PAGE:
The phrase “there is method to my madness” certainly can’t be applied to the 2018 NCAA Men’s Basketball Championship.
Between University of Maryland-Baltimore County knocking top seed University of Virginia out of the tournament in the first round (with the entertaining Twitter feed to go with it) and underdogs like Syracuse and Buffalo stealing victories every which way, it’s safe to guess that your bracket is probably busted.
But that doesn’t mean it hasn’t been fun.
As the tournament heads into the Elite 8, Jewish groups have joined the madness with fundraisers and community activities.
A group of about 30 students gathered at Penn Hillel throughout the early afternoon on March 15 to watch and cheer on their Quakers as they played against Kansas.
Unfortunately, the game didn’t give the students the results they were hoping for, as Penn lost admirably to the Wildcats 76-60, but it united them for a common cause.
“It’s been super exciting and just something that’s pretty unusual,” admitted Penn Hillel co-President Jennifer Reiss of the school’s athletic success, “but they have an amazing team this year so they definitely deserve to be in it.”
Students can continue to cheer on other teams — about 40 students created brackets with the hopes of coming out victorious to win a $36 Amazon gift card and other prizes.
Reiss, a junior studying economics, has Michigan winning it all — she was a bit biased, she admitted, since her brother went there — but for her, the important thing was that the bracket and the watch party, despite the results, brought the students together and through Hillel’s doors.
“I’ve always been athletic, that’s one thing I’m trying to incorporate more into Jewish life and Hillel life,” Reiss said. “Sports in general tend to bring communities together and it’s just a great feeling to be part of something that’s bigger … and [it’s] one time you can be rooting for the same team and all be watching together.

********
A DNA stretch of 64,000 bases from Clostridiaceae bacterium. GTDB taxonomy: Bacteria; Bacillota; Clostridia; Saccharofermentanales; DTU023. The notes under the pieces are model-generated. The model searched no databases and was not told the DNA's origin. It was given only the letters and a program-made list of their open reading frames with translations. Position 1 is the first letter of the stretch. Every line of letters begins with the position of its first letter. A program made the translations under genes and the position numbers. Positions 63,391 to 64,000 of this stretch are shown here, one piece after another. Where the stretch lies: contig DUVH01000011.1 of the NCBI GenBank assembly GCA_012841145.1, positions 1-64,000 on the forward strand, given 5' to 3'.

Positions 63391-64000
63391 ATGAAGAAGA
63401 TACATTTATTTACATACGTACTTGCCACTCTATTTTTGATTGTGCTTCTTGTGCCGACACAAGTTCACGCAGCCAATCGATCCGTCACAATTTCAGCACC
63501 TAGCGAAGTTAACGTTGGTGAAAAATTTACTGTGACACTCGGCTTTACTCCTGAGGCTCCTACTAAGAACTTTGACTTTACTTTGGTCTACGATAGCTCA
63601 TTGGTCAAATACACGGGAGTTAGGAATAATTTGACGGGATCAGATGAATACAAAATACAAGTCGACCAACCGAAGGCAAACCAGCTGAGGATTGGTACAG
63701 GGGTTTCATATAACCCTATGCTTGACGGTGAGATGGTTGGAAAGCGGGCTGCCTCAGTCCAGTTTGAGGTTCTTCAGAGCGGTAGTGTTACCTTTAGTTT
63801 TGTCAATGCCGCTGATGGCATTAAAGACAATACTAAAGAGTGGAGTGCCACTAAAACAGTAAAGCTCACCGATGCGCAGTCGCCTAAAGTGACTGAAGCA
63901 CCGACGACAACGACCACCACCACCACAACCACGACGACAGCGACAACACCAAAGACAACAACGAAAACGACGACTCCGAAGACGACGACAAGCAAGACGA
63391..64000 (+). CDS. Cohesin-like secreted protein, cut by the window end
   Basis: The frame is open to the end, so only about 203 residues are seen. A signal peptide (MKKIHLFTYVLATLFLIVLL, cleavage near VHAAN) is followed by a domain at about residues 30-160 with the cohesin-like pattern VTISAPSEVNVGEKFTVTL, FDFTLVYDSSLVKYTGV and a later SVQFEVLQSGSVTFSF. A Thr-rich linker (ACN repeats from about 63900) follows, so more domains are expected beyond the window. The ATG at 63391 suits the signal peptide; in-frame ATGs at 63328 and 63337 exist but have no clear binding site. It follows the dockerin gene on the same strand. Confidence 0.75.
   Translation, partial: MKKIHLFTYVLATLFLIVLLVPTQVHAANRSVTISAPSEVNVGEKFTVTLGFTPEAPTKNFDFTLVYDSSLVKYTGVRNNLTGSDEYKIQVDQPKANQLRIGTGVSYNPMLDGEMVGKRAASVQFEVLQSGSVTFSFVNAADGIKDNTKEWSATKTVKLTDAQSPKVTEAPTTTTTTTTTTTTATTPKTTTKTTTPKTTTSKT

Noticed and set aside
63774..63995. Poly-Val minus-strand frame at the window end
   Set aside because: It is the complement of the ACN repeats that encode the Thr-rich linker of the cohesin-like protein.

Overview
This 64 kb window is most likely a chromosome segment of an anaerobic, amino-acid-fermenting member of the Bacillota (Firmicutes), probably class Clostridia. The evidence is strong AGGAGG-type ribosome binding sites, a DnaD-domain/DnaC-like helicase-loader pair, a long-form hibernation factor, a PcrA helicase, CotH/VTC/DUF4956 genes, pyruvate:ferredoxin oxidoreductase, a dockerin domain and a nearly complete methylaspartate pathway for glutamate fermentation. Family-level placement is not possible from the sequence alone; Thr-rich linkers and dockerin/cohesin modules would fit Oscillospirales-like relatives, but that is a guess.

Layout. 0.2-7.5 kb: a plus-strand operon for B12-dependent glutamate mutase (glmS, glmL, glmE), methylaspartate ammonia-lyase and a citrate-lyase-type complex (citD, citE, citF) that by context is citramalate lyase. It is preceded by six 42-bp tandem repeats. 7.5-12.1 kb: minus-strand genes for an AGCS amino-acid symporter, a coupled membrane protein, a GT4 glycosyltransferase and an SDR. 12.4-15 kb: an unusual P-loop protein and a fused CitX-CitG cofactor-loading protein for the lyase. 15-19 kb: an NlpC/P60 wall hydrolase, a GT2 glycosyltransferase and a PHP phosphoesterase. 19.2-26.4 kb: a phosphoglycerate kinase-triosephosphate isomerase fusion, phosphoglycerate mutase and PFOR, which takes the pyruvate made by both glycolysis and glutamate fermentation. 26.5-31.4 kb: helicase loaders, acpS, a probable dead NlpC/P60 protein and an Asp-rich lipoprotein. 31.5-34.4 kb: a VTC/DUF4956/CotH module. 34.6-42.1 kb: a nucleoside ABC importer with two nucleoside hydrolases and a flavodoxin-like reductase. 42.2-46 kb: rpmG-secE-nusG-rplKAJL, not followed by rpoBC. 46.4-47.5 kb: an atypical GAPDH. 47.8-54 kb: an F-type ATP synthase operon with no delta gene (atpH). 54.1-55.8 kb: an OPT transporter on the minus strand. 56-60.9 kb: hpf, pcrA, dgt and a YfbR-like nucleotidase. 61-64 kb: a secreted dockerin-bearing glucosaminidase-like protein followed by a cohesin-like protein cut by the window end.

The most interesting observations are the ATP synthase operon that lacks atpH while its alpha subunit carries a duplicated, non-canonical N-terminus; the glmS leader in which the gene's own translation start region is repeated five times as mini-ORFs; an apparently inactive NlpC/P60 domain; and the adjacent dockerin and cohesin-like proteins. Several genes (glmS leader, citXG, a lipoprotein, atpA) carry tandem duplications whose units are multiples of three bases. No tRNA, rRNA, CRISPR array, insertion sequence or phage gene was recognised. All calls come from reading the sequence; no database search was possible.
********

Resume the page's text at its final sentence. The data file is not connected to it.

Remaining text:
“Especially since Penn was in it, it was another way to get people who might not necessarily even do anything with Hillel, it was another doorway to get them in,” she added.
Main Line Reform Temple borrowed the overall theme for its “Mitzvah Madness” fundraiser event March 17, benefiting its Early Childhood Education school.
About 140 guests played beer pong, cornhole and other tailgate-inspired games and activities, while some of the night’s basketball matches were broadcast on a big screen.
There were also raffles and a silent auction while box pools were sold ahead of the event, which raised a little more than $20,000, according to event co-chair Stacy Steinberg.
“I’m looking forward to bringing the community together on a Saturday night at the temple and having them have a good time,” said Missy Horrow, director of Early Childhood Education, ahead of the event. “I often say I don’t care if they raise money, which I shouldn’t say, but they do; it’s more about the building of the community.”
The theme came about as Steinberg was brainstorming ideas with co-chairs Casey and Andrew Shechtman and Michele Pesin; Steinberg’s husband Henry, also an event co-chair, pointed out the fundraiser fell during March Madness.
“It really encouraged the men to come to the event,” Steinberg laughed.
Incorporating the mitzvah piece was especially important.
“This is a great opportunity for us to give back,” said Steinberg, who has a 4-year-old and a 2-year-old in the school. In addition to benefiting the school, a portion of the proceeds will be given to Save the Children, an international organization that provides relief and services to children, from school supplies to clean drinking water.
Giving back is a stronghold of the Steinberg family; she explained that they don’t do traditional Chanukah or birthday gifts for their children, instead encouraging them to give to a charity or volunteer. Her daughter, for instance, donated to Cradles to Crayons — a nonprofit that provides items for children in poverty — for her birthday last year.
The fundraiser was a way to continue that — as well as a night to have fun and play pong.
“Missy Horrow is amazing because she’s supportive of everything I do,” Steinberg added, “and also feels strongly that one of the greatest mitzvahs we can teach our children is to help those in need — and why shouldn’t the parents have some fun while raising the money?”
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